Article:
Designing your website so that it automatically adapts to optimum display, depending on the device being used to view it. This means it will change size and format to account for all screen sizes. If your website does not have a responsive design to make it mobile-friendly, it will be penalised in search results.
Search Engine Optimisation. This is how you make your website more likely to be seen by search engines and presented in search results, without having to pay for advertising – also see organic search results. The higher your website features in the listings, the better your ranking for the keywords being searched.
Put simply, your web server is a big computer that exists purely to host and run websites. When a user types a URL into the address bar, or clicks on a link, the server processes that as a request for data and delivers the target web page, which is then displayed on the user’s screen.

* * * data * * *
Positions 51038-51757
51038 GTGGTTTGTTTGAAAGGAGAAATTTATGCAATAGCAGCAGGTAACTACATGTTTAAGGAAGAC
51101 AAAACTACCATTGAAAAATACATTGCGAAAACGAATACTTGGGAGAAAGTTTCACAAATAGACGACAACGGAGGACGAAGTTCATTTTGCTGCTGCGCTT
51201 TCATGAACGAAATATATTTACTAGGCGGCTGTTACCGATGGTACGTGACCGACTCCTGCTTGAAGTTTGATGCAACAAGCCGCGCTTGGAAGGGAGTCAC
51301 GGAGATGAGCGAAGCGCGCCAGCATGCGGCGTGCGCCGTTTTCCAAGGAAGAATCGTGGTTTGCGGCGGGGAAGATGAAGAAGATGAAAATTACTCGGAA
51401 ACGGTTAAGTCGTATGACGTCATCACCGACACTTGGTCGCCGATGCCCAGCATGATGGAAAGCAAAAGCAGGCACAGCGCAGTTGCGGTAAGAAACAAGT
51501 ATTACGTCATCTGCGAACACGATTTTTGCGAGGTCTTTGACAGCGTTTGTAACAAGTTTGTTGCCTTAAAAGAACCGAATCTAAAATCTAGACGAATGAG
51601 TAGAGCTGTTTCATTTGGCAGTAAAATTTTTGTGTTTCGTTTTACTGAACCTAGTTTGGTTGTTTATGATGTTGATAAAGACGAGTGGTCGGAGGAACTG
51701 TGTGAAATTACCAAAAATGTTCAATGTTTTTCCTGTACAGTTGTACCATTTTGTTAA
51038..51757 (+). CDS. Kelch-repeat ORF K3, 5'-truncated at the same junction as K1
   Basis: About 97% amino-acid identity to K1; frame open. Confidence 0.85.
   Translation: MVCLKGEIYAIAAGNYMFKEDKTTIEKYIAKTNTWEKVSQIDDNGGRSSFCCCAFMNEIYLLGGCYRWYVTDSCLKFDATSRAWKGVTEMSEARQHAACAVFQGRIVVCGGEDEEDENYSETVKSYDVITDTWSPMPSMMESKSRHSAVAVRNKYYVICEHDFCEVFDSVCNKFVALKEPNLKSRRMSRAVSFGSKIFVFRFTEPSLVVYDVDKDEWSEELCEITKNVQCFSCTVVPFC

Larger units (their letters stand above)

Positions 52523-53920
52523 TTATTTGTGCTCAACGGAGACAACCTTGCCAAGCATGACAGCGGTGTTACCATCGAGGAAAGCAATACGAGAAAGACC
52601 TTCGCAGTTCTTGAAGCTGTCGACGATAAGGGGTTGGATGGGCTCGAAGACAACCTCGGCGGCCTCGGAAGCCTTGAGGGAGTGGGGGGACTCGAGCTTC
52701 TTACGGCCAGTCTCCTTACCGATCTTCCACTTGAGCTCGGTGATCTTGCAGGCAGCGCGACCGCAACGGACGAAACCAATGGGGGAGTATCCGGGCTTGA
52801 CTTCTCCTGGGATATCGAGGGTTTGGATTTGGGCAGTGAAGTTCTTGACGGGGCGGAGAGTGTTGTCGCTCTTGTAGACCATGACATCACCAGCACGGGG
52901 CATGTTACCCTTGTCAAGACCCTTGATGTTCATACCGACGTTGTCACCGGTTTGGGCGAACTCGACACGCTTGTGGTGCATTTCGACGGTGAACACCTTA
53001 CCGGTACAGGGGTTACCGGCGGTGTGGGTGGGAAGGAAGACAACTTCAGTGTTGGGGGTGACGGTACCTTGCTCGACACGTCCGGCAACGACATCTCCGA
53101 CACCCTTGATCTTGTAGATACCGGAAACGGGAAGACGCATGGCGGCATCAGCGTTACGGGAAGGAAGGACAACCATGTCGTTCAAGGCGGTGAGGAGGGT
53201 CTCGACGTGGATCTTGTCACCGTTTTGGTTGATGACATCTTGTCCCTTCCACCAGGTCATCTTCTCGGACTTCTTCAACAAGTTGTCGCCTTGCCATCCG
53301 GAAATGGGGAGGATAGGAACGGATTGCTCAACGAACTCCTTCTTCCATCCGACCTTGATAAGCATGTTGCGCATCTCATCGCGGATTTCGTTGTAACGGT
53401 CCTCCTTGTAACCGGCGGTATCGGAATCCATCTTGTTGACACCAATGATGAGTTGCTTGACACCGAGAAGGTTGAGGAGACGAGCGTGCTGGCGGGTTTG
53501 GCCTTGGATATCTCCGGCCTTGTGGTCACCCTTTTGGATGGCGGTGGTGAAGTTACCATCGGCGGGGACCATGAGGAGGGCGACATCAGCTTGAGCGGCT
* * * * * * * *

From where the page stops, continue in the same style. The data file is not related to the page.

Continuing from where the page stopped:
A list of all the pages on your website, including files, images, videos, etc. and the relationships between them. This enables search engines to easily crawl your site and catalogue information. It can be useful to create a sitemap if your website is large, with many pages, has a big archive, or is new and hasn’t yet built up external backlinks that lead to it.
Structured Query Language. Used for accessing information contained in a database and executing commands to change, delete or add to it.
Platforms such as WordPress have ready-built templates that enable a new website to be built quickly and easily, without the need for in-depth technical knowledge. Commonly used templates are free, or there are more detailed templates available if you pay a fee.
UX UX = User eXperience